Ever since cave painting, people with something to say have invited the attention of those they might profit from. As for today's magazines, no one would be surprised to hear that a potential advertiser had been told about a forthcoming article or review coincidentally favorable to the advertiser's interests.
What does surprise many - and what has caused the American Society of Magazine Editors (ASME) to issue a statement of concern - is a reverse editor-advertiser relationship: Now some advertisers want "early warning" about scheduled articles so they can withhold ads if they find the articles too controversial or offensive. The danger is the powerful tail of advertising wagging the editorial dog. This was a worry of the ASME board, "that some advertisers may mistake an early warning as an open invitation to pressure the publisher or editor to alter, or even kill, the article in question."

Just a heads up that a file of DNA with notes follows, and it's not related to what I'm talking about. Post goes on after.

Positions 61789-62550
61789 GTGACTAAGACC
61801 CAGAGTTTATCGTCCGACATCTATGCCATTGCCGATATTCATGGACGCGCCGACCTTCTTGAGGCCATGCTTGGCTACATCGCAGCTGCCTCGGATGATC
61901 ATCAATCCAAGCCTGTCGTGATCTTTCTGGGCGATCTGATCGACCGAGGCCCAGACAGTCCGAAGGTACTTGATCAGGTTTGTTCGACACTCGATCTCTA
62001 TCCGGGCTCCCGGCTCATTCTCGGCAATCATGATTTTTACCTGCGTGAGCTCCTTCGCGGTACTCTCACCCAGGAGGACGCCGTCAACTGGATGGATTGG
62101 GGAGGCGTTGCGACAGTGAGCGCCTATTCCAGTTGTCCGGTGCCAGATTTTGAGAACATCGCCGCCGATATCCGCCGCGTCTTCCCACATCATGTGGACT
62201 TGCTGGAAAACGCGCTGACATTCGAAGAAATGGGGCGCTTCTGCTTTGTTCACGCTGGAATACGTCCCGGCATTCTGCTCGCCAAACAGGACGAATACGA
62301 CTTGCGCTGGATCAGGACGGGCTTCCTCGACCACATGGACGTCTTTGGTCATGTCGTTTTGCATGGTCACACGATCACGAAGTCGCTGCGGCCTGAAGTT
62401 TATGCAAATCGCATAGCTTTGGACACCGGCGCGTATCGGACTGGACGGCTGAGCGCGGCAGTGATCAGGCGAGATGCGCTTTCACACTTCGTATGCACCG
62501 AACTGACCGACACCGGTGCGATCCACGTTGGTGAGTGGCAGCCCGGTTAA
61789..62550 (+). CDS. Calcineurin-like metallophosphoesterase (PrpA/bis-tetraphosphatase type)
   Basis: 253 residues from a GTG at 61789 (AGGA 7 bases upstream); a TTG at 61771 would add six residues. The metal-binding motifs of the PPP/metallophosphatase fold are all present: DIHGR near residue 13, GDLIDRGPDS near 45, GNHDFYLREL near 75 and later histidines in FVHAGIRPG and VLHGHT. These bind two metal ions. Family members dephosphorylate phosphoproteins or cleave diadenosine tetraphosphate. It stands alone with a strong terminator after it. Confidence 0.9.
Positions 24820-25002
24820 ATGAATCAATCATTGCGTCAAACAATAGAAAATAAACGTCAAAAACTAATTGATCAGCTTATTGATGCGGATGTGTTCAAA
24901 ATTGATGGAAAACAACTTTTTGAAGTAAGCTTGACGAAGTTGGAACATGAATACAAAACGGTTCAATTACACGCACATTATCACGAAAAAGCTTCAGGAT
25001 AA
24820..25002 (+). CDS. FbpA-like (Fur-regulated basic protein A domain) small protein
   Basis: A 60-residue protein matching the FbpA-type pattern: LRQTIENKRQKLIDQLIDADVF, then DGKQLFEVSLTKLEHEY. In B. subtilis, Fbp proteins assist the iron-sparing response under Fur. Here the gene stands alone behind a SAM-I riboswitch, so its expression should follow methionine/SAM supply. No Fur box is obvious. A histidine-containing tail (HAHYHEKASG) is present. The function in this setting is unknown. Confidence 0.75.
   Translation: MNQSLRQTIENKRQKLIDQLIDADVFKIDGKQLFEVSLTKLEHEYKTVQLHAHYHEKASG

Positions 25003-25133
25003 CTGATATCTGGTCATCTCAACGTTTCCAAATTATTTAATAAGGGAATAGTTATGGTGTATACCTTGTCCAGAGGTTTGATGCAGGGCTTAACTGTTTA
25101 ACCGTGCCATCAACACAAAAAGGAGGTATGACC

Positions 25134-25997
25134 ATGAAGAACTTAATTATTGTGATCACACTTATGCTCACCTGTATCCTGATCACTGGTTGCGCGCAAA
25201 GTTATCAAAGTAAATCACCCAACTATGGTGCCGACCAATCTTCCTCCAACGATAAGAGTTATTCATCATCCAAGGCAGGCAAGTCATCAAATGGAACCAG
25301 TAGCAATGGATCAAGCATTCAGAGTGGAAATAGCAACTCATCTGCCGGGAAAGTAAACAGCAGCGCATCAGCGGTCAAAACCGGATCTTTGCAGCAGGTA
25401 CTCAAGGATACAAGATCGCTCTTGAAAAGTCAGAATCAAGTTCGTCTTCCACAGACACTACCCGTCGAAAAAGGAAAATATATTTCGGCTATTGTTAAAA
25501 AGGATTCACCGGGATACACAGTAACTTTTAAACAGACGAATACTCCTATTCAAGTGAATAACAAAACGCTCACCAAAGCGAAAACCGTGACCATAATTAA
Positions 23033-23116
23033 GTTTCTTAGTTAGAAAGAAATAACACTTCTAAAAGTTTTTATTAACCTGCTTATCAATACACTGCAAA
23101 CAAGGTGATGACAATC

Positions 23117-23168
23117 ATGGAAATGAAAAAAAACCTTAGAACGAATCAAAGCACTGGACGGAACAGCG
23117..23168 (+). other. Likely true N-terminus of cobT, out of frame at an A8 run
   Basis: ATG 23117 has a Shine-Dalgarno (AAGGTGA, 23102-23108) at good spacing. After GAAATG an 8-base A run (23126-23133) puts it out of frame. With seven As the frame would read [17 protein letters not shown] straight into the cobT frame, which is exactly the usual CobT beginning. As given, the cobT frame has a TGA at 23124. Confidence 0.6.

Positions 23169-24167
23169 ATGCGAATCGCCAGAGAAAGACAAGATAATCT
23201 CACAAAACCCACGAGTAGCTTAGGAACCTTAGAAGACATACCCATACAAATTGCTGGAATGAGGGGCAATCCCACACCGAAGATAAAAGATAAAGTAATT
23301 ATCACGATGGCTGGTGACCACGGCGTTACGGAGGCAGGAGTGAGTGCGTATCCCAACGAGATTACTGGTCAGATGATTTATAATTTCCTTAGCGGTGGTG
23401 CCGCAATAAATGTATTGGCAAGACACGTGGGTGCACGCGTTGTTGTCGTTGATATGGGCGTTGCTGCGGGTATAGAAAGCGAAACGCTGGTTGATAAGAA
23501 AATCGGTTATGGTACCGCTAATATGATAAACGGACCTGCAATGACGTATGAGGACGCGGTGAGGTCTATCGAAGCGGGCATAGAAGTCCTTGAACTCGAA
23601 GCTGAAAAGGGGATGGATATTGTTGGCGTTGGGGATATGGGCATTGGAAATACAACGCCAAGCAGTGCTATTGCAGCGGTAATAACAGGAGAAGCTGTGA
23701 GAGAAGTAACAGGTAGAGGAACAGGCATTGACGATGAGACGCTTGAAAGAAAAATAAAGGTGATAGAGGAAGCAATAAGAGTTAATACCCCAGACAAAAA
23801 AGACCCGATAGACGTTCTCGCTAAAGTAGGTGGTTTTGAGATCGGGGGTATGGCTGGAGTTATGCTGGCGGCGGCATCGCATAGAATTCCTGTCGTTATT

Advertisers can obviously choose the editorial company they keep. They pick a given magazine with the kind of audience they want to reach. Such magazines will be less valuable if they lose credibility - and readers - by failing to be true to themselves.